I don’t have a fully formed opinion on Qatar Foundation yet or where I stand on the question of the shirt front. In a lot of ways, it doesn’t matter to me whether we have a “clean” shirt front or not–I like UNICEF and want to keep supporting these non profits and part of that includes using our shirt front. I don’t want a corporate sponsor on there, though it should be pointed out that we already have one: Nike. Ever noticed the swoosh? The shirt front isn’t “clean” right now and hasn’t been for decades. As has been pointed out, we’ve sold our shirt front before and no one seems to be worried about our souls for that, so some of the holier-than-thou attitude is a bit much. If QF is a decent organization that stands for what it claims to, then I’m not sure what the difference is, morally, to having their symbol instead of UNICEF’s, especially if we get to keep both.
The problem is the process. The problem is the claim of transparency and then the utter lack of it. A surprise announcement that we’ve made a deal with a foundation in Qatar, a place with human rights problems (though I challenge anyone to find me a country without human rights abuses of some kind–my own country, a self styled bastion of rights for all, has plenty), is not transparency. It is not the democracy we claim to have. What’s the point of being a member if you don’t have a say? And these questions about QF aren’t merely reactions to an Arab foundation, but instead any foundation. We, as members, should have our questions answered on something this important and we should have them answer in an open and transparent forum. And then we should decide for ourselves whether we want this or not.
The club must accept its role as a global organization, with members around the world (despite the restrictions, we’re still here, Sandro), and accept not just the technology involved in worldwide votes–we can securely purchase tickets online, so we already have the system in place–but the willingness to use it. I want to vote from New York on referendums and I want to have a say in my club’s future. That includes shirt sponsorships and yes, honorary presidents too.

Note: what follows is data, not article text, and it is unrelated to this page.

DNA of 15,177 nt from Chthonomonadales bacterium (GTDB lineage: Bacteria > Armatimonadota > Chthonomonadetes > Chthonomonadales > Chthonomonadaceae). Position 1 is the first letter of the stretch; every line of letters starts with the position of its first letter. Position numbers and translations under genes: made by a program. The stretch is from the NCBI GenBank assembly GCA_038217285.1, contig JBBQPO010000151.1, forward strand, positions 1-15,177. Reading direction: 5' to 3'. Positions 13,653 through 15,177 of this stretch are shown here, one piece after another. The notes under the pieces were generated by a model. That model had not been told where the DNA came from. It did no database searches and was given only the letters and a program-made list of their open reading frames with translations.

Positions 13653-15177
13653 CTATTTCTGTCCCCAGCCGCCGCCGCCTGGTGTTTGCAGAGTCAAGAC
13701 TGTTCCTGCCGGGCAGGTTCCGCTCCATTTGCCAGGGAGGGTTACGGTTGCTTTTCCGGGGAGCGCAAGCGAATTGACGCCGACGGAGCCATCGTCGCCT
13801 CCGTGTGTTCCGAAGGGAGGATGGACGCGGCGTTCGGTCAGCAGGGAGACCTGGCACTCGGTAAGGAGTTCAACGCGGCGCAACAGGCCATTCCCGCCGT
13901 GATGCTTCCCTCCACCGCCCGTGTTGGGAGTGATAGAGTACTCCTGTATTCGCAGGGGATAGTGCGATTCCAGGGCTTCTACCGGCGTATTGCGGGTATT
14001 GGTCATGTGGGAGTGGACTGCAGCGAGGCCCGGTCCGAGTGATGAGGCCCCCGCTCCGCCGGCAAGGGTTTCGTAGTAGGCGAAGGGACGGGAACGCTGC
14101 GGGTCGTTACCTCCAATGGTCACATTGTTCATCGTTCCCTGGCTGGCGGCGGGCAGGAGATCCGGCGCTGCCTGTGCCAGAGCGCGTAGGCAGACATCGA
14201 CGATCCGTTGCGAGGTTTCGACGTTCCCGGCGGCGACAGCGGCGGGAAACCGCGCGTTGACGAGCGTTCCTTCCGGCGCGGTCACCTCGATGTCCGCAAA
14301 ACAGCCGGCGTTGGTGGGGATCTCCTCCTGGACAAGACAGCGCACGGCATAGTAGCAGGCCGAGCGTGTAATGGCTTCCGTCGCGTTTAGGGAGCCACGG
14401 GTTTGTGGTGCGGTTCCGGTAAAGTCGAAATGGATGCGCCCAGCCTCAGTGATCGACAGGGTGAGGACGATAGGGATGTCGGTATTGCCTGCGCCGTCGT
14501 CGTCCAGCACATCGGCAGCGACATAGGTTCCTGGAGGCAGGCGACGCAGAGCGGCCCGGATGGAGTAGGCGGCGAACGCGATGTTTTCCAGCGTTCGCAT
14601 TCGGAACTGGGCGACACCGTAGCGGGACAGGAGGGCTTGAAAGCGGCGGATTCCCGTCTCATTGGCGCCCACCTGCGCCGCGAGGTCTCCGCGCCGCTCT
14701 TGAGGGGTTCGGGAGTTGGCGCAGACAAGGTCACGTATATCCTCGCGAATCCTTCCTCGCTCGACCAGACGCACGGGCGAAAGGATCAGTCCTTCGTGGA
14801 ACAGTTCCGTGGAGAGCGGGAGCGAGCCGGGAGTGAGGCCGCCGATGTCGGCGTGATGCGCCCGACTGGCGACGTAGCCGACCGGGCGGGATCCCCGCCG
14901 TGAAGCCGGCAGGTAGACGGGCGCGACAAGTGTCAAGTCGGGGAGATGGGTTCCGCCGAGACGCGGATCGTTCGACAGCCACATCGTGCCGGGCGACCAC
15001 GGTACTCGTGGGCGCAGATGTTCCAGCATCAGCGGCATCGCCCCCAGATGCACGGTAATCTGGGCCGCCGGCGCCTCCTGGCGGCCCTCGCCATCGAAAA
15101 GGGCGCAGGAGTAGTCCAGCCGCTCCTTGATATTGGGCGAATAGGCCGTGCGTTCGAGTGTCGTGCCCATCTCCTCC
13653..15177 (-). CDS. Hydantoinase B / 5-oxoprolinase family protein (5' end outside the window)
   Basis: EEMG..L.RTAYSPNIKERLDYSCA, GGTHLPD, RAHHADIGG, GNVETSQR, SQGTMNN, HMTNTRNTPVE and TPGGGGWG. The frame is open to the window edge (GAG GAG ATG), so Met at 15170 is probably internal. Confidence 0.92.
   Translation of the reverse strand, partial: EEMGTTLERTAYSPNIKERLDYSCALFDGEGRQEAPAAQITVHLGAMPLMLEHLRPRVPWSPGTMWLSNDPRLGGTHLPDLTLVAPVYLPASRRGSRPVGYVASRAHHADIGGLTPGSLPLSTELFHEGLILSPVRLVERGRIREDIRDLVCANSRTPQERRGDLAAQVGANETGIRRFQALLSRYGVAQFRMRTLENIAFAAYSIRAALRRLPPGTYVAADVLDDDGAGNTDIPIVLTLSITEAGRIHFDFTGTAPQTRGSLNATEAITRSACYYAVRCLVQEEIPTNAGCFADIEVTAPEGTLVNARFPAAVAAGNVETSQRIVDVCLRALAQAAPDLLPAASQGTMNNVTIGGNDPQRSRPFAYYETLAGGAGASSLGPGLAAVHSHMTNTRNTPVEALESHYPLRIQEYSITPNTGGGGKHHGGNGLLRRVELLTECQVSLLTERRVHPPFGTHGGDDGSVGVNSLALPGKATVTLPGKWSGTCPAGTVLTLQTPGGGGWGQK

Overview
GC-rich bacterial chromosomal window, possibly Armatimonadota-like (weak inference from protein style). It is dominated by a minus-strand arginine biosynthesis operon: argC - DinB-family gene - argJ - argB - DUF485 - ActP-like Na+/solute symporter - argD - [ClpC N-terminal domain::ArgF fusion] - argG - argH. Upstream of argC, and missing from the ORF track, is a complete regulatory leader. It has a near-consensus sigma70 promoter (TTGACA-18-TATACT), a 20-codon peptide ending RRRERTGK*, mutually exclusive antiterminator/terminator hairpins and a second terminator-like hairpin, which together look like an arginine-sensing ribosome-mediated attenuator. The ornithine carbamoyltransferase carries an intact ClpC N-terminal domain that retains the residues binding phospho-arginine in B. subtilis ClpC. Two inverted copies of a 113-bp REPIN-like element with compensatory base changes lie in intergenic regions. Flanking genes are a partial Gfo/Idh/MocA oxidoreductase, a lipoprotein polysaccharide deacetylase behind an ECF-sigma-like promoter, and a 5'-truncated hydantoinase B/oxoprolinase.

I will remain a member of this club because, as Kevin says, I want to be around to vote down Rosell’s chosen successor. But it’s more than that, too. It’s because I know that this is a blip in the club’s history. FC Barcelona will outlive Sandro Rosell. It will outlive us all. It is a bigger organization than any of us and we should remember that. And then we should demand accountability from the preening politicians talking about just that in their campaigns and press releases.
So then Real Sociedad, briefly: Jeffren and Milito are the only absences and Milito did do some warm ups with the rest of the squad in practice today. That’s good news. Bojan appears fully fit after his face-to-hip study of impact force (I hope he gets an A in his Science Fair project), but regardless, we should be able to field our best squad. Keita needs some time on the field, though, so I hope to see him get some minutes.
Sociedad is better at home, having beaten both Villarreal and Espanyol there. They have yet to play any of the other top 6 away yet (they lost RM at home in a match they should have won comfortably), but against other competition they’re 2-1-4 (10GF, 13GA) and haven’t beaten anyone higher than 17th. They have also never held a clean sheet away. At home, they’ve done so 5 times, but that won’t help them in the Camp Nou.
Official Prediction: 3-0, goals by Messi (2) and Villa.
Game is at 3pmEST, 9pm local, check your local time here.
UPDATE: here’s this week’s La Liga Weekly Podcast: